War on Christmas

05/25/2011 11:50 am ET
  • Mona Gable Writer and Journalist focusing on politics and parenting

After one more Christmas Eve in San Diego, which in light of its pension scandals and foxy Republicans like Randy "Top Gun" Cunningham, I now fondly call "the corrupt city of my birth," I've made a resolution. Starting today I'm declaring my own War on Christmas.

For this I have that tender-hearted Bill O'Reilly to thank. You wouldn't know it from his strident banter, but deep down that old blowhard is really a sweetie pie! Still, in terms of the War thing, Bill and I DO have our differences. Although I was terribly dismayed that my local Target greeter did not once wish me Merry Christmas! on the hundred or so trips I made to the store for fuzzy socks or lip gloss, that's not what led to my War on Christmas. Nor is it about my resentment over missing Midnight Mass on Christmas Eve because apparently EVERY husband in the OC was out Christmas shopping at the last possible second. As a result I got caught in a hideous traffic jam on the Santa Ana Freeway and, much like Mary when she was turned away at the Inn, couldn't get to my church in Pasadena on time.

Here's what piqued me. Come Christmas Eve some two dozen of us were gathered at my brother Tommy's house in tony Rancho Santa Fe in northern San Diego County. The 15-year-old, in an uncharacteristic moment of cooperation, was playing Santa Claus and diligently handing out presents. So far, so good. Everyone was getting along. Not a word had been uttered about the need to "stay the course" or Bush's stirring "victory" speech. Or on my end the zillion-dollar budget deficit or illegal wiretapping of unnamed American citizens.

Finally it was my son's turn to receive. His first present was from my stepmother, a former Army nurse who sports an American flag and one of those annoying "Support Your Troop" stickers on her Chrysler. Now, I love my stepmother. Although she has exquisitely bad taste in presents-one Christmas she gave me a lime-green poncho from TJ, as in Tijuana--she's kind and smart and has traveled more than anyone I know. When I went off to school at Berkeley amid my Southern father's ranting, she calmly told him "Tom, get over it," then strolled off into the kitchen to fix him another gin and tonic. When I became a writer she also, unlike other obnoxious family members I could name, didn't make disparaging comments like "What are you going to do for a living, be a maid? Har Har." She has always encouraged me.

So when I saw her gift to my son I couldn't have been more shocked. No, it wasn't a poncho, though that would have been a godsend by comparison. Think of something a 15-year-old who plays in a hard-core rock band that has hundreds of fans on-line would NEVER EVER want. You guessed it: a book. And not something remotely literary or appropriate like "Catcher in the Rye." Actually to call it a "book" is kind of stretching it, since it's really nothing more than a string of treacly aphorisms you'd find stitched on a sampler. What was this gem? A slim little volume with the unintentionally witty title: "The O'Reilly Factor For Kids: A Survival Guide for America's Families."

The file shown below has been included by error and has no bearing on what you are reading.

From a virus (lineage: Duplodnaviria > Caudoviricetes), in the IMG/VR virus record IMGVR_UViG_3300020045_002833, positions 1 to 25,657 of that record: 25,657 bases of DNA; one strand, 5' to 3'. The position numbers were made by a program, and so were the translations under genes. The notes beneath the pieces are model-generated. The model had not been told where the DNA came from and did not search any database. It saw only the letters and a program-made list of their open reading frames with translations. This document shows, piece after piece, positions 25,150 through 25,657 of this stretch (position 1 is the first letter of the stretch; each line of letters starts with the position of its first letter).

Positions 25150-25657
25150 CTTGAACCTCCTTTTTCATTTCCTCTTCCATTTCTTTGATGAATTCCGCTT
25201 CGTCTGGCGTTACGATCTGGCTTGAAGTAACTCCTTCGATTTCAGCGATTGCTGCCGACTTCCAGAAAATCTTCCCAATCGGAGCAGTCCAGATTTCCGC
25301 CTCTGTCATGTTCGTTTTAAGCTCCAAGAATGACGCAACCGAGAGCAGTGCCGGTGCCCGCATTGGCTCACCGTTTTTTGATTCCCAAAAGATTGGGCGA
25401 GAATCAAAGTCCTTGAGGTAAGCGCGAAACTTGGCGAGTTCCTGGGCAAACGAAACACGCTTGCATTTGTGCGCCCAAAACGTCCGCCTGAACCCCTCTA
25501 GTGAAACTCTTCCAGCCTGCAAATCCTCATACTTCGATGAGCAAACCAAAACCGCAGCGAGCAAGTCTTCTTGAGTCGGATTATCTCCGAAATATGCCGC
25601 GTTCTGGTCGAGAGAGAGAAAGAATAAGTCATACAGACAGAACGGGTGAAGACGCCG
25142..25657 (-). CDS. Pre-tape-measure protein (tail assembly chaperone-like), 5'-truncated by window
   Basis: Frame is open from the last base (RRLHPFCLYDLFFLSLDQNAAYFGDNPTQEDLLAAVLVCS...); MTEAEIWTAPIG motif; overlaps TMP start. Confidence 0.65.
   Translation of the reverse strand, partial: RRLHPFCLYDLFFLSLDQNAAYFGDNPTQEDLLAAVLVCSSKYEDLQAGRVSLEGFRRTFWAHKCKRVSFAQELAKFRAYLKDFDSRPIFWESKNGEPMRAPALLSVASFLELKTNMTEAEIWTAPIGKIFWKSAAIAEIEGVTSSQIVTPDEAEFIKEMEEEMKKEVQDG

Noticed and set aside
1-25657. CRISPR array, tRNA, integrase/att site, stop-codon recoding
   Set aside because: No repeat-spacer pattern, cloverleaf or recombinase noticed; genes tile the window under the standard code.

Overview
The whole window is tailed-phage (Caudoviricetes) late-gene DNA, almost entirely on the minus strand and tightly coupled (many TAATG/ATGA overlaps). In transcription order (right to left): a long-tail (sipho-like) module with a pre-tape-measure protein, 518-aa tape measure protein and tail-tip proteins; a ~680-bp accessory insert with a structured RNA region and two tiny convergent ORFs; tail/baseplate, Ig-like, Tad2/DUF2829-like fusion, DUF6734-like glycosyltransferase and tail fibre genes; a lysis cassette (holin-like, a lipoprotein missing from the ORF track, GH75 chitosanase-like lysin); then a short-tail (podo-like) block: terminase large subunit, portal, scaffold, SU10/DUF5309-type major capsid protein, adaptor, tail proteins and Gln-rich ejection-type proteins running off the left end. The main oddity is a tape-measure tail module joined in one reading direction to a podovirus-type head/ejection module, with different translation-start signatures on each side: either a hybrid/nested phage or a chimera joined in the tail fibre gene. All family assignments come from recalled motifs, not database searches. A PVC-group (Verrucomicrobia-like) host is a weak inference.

Talk about a conversation stopper. After a moment of interminable silence my brothers burst out laughing. I lifted my wine glass and took a big gulp of Cabernet. My stepmother seemed not to get the joke. "I heard it was a really good book," she said a bit uncertainly.

As for me there truly are no words for what I was feeling. Insulted. Baffled. Horrified. But mostly just pissed. Was this her bizarre way of trying to convert us? Did she truly not recall that I loathe the author's politics? There was also the subtext of my parenting, or lack thereof. Did she really believe my family was on the verge of a breakdown? That my son was such a basket case he needed the advice of a known sexual harasser of women, among other refreshing traits?

Being the open-minded person I am, I cracked open the book. There, in the chapter titled "Friends," was O'Reilly's List of True Friendship Factors. Items one, three, five and nine especially intrigued me:


Detect a bit of cognitive dissonance there?

Coincidentally, a few days later I had breakfast with my college friend Theresa, another embattled liberal trapped in a family of pushy Republicans. As it turns out her oldest brother and his wife, who are evangelical Christians, gave HER the book too! Miracles never cease. Of course Theresa's the worst mother I know so her son could use the advice desperately. (Just kidding, Theresa!) She had the same impulse when she saw the book too. "I thought of throwing it out the car window when we were on the freeway, but I didn't want to litter," she told me.

Instead, she thoughtfully tried to donate it to a bookstore near her neighborhood in Oakland. Strangely, the folks there wouldn't take it. "We don't carry that here," the bookseller explained testily.

Theresa, bless her heart, has agreed to join my fledgling War on Christmas effort. In fact it's open to anyone who wants to join. It boils down to this: Starting next season, no more giving of lame political books to family members or children (including babies) in a twisted effort to convert them. In the spirit of familial peace, gifts must be politically neutral. No ponchos, either.